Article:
Morgan C. Britt (1887-1943) came to Winter Garden from Stone Mountain, Georgia, in 1909. Beginning with a two-acre truck farm, Britt steadily increased his agricultural holdings until he became one of the most successful farmers in Florida. Originally planting lettuce, cucumbers, tomatoes, and other vegetables, he gradually expanded his operation to include citrus. By 1920, his enterprise was large enough to warrant the construction of this large packinghouse at the northwest corner of Hennis and East Plant streets. During the prosperous 1920s, Britt shipped a record 103 rail cars of lettuce

during the 1921-22 growing season, and by 1927, he was cultivating almost 400 acres of vegetables and 175 acres of citrus. In 1929, as the centerpiece of his vast acreage, Britt built the grand home that still stands at the intersection of East Crown Point Road and Plant Street. The packinghouse was sold to Philip Caruso of Southern Fruit Distributors in 1927.


Roper and Winter Garden Citrus Growers Association Packinghouses

Two citrus packinghouses stood along the north side of the Atlantic Coast Line Railroad tracks, where today’s police station and downtown post office branch are located. Both of these packinghouses burned in a 1922 fire.

One of the packinghouses belonged to Emmett Oscar Roper, grandson of early pioneers William C. and Caroline Roper, who arrived in the Winter Garden area in 1859. Emmett was one of many Roper offspring who entered the citrus industry.

He began shipping citrus in 1909 when he leased two of A.B. Newton’s downtown packinghouses.

He left the citrus industry in 1926 after serving as owner or manager of various packinghouses in the area. The Winter Garden Citrus Growers Association owned the other packinghouse. WGCGA was a cooperative of citrus farmers who banded together to share the costs of grove caretaking and harvesting, equipment ownership, marketing and the packing and shipping of fruit.


Roper Brothers, Inc.

The Roper Brothers packinghouse was located on the south side of the Tavares & Gulf Railroad tracks between Dillard and Woodland streets. Two of the labels featured the Boss and Diamond R Roper brands. The building started life belonging to J.L. Dillard, then the Joiner family, before being purchased by brothers Bert, Fred and Frank Roper. Roper Brothers formed in the early 1920s and grew into one of West Orange County’s largest citrus operations. The packinghouse was eventually expanded and joined by a number of other buildings, becoming part of the Roper Growers complex that occupied both sides of South Dillard Street.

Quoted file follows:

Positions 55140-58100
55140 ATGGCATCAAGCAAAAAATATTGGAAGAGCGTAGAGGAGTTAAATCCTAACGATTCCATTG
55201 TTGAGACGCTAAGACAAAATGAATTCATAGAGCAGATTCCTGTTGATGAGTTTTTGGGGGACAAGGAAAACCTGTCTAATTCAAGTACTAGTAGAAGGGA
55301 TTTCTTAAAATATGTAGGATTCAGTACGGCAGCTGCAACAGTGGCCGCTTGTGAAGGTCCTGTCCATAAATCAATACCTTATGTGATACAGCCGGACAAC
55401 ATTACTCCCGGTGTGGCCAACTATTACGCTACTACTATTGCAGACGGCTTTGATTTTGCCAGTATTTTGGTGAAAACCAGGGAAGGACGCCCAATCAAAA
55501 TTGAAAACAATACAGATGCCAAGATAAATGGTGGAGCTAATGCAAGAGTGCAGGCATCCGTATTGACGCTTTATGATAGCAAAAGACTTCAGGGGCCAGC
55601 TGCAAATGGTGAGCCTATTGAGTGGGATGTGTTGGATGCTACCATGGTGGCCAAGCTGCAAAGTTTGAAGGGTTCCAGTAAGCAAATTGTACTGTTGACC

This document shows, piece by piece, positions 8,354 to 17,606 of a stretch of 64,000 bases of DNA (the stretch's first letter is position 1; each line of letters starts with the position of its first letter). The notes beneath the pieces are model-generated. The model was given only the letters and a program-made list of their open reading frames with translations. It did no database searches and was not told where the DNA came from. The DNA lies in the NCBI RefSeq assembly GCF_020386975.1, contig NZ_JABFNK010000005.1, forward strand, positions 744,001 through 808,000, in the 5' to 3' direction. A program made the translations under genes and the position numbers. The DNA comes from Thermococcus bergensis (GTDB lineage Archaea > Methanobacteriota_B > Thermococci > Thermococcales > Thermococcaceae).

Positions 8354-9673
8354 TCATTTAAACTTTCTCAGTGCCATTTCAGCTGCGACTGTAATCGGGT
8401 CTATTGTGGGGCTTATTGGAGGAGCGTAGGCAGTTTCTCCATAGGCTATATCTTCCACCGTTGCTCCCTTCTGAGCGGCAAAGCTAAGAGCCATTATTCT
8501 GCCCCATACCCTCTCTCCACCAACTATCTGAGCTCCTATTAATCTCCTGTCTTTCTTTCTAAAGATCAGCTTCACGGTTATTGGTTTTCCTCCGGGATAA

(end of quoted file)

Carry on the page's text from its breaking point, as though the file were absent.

Winter Garden Citrus Growers Association

The two Winter Garden Citrus Growers Association packinghouses were located between Second and Third streets, on the north side of the T&G Railroad tracks. They were constructed after an original packinghouse on West Plant Street burned in 1922. Both of these buildings were also destroyed by fire (in 1971) and were replaced by new facilities.

WGCGA members also benefitted from the business’ part-ownership in the nearby juice plant, the Winter Garden Citrus Products Cooperative.

At one time, the Citrus Products Cooperative concentrate plant was the world’s second largest citrus concentrate plant. It was home to the famous “WHOLE-SUN” orange juice.


W.D. Pease / Indian Lake Fruit Company

Entrepreneur William D. Pease served as the postmaster and “Pease Brothers China, Glass and Crockery” storeowner in Illinois. Family vacations were enjoyed in the warm climate of Ocoee, where Pease invested in land and planted orange groves. In 1922, the family moved to Florida permanently so William could tend his groves in retirement with his son, Bill, who acted as grove manager.

The Pease family shipped their citrus out of Ocoee from the small packinghouse located next to the railroad station on Taylor Street. In 1951, the Broadaway family, operating as the Indian Lake Fruit Company, purchased the building from Pease.

Both the packinghouse and the adjacent railroad depot eventually comprised the Broadaway complex. After a 1974 fire, the second floor of the packinghouse was reconstructed and the facility continued operating until 1977, when the family built a much larger facility at Fuller’s Cross Road. The Broadaway operation shipped under three labels: Indian Pride, Indian Lake and Broadway, spelled differently from the family surname. The railroad station and packinghouse buildings still stand today. The depot is now occupied by the Ocoee Lions Club, and the packinghouse hosts a variety of other businesses.

The Fuller’s Cross Road packinghouse was sold in 1984 after a devastating freeze destroyed Indian Lake’s 600 acres of citrus.

(Source: Winter Garden Heritage Foundation)


Contact Amy Quesinberry Rhode at [email protected].